Friday Review » Music

Updated: January 1, 2010 14:13 IST

Strings that sing

H. Ramakrishnan
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M. Chandrasekharan.
Photo: R. Shivaji RAo
M. Chandrasekharan.

Violin maestro M. Chandrasekharan is a versatile genius. He shines in his capacity as a solo artist, an accompanying artist, a vocalist and a composer. This year marks the shashtiabdapoorthy (60th year) of his service to music.

Little wonder, his concerts are a delectable pleasure to listen to. So was the violin duet along with his daughter G. Bharathi. He vocally rendered almost every piece that he played. His Dhanyasi alapana was charmingly classic. The song was Syama Sastri’s ‘Meenalochana Brova’ in Misra Chapu. At one stage both of them sang along as they played on the violin. And, when they didn’t sing, their violin sang. Fortunate indeed were the listeners. In every section of the concert, Bharathi established her expertise and capability. She has now evolved into a full-fledged artist herself.

The Simhendramadhyamam that she delineated was like that of a veteran – majestic and melodious. The chosen kriti was ‘Ninne Nammithi’ in Misra Chapu of Mysore Vasudevachar. The niraval was at the usual ‘Pannagendra Sayana.’ Bharathi’s concluding swaraprastara was an exercise in melody and rhythm that took the song to its crescendo.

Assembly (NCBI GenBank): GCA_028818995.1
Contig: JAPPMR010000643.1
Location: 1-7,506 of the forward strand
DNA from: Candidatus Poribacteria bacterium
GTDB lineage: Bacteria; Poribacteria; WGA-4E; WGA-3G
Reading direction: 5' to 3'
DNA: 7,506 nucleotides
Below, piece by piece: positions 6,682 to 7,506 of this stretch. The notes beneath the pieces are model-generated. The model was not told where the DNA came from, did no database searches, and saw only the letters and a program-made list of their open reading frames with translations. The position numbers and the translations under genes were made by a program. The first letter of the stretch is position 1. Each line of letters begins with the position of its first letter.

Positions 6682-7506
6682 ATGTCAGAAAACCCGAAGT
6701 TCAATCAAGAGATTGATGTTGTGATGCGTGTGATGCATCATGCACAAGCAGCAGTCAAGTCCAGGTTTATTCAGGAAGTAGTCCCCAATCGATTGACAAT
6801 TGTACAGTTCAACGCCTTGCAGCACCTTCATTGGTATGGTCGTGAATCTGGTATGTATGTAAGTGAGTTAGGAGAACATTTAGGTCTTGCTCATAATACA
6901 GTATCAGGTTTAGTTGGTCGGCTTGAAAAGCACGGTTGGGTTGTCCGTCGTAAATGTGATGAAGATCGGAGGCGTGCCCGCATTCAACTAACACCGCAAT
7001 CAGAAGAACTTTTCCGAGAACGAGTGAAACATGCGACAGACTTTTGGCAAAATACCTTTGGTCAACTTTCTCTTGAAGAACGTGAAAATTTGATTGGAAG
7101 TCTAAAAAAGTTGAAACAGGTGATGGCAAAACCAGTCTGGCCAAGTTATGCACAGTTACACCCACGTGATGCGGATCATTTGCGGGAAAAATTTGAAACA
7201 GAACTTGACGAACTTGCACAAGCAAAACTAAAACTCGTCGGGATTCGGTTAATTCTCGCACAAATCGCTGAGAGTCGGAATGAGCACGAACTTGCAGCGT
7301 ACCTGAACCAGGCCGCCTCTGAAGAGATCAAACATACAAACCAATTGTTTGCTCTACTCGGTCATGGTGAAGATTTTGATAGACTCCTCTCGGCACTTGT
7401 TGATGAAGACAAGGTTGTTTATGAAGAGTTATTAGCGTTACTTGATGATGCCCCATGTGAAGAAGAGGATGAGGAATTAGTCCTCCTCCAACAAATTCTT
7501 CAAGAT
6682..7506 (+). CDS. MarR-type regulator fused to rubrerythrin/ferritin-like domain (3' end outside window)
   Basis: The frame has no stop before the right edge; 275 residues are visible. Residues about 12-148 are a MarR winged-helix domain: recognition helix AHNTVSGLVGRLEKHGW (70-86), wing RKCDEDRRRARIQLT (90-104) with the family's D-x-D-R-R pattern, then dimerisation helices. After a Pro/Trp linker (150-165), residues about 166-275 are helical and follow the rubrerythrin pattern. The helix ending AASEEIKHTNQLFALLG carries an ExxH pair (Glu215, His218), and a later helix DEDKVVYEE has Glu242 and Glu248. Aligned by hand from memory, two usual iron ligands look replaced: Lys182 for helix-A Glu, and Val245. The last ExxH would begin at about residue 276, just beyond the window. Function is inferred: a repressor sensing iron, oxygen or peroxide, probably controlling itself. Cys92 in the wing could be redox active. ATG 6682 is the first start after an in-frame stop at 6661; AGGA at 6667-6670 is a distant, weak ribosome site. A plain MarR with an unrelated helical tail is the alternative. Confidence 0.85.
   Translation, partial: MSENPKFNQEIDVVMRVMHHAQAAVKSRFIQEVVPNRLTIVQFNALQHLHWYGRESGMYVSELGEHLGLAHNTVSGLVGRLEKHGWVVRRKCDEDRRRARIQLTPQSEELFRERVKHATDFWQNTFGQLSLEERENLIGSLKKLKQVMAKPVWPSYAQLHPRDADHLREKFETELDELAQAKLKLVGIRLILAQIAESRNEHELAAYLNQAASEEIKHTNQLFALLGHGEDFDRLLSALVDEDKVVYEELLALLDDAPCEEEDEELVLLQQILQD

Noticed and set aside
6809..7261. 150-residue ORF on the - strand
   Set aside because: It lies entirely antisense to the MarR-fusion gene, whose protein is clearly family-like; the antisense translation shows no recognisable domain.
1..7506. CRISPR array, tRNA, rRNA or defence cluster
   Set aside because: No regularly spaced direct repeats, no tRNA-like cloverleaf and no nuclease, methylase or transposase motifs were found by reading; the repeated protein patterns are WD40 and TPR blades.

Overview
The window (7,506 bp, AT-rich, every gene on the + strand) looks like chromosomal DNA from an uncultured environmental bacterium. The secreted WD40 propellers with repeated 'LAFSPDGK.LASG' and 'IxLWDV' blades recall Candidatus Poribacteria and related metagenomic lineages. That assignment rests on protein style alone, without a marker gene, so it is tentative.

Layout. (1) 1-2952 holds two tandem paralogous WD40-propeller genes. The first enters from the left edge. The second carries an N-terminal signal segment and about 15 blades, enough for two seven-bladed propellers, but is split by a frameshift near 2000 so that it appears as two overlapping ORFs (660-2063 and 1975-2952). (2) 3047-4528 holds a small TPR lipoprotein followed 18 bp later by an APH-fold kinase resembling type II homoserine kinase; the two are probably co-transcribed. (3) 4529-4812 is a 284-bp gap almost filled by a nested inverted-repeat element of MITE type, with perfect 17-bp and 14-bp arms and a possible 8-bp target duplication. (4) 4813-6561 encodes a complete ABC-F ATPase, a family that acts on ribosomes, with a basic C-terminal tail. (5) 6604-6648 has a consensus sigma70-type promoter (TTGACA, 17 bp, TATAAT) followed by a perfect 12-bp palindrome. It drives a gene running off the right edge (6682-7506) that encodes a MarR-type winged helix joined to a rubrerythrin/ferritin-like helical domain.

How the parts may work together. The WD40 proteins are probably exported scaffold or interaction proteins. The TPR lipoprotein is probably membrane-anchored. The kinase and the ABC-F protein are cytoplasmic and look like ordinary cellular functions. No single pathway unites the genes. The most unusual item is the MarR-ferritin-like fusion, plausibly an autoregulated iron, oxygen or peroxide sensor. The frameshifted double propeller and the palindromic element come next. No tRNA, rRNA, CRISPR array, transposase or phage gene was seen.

Guruvayur Dorai on the mridangam and Udipi Sridhar on the Ghatam gave an exhilarating thani. Guruvayur Dorai’s fast-moving thisra natai korvais were a treat. M. Chandrasekharan complimented him often for his competence as an accompanist.

Chandrasekharan rendered an impressive piece, his own composition ‘Chandravadane,’ in raga Chandra, a janya of Kharaharapriya. Its arohana-avarohana is Sa Ri Ma Dha Sa-Sa Ni Dha Ma Ga Sa. He allotted some time for rasikas’ requests and offered dazzling raga sketches in Sahana, Thodi and Hamirkalyani.

His ‘Vellaiththamarai Pooviliruppaal’ of Subramania Bharathi, after an alapana was splendid.

The Misra Sivaranjani piece ‘Suttum Vizhi Chudaraam Kannamma’ was a poignant rendering. He produced the kolakkuyil osai ‘koo koo’ on the violin. Certainly, the sweetest songs are those that tell of the saddest thoughts!

Earlier the duet had commenced the concert with ‘Vallabha Nayakasya’ in a bewitching Begada. There was a breezy Kuntakriya piece, ‘Inthanuchu Varnimpa Tharama’ of Tyagaraja.

The duet concluded the outstanding recital with ‘Bhagyadha Lakshmi Baramma’ of Purandaradasa.

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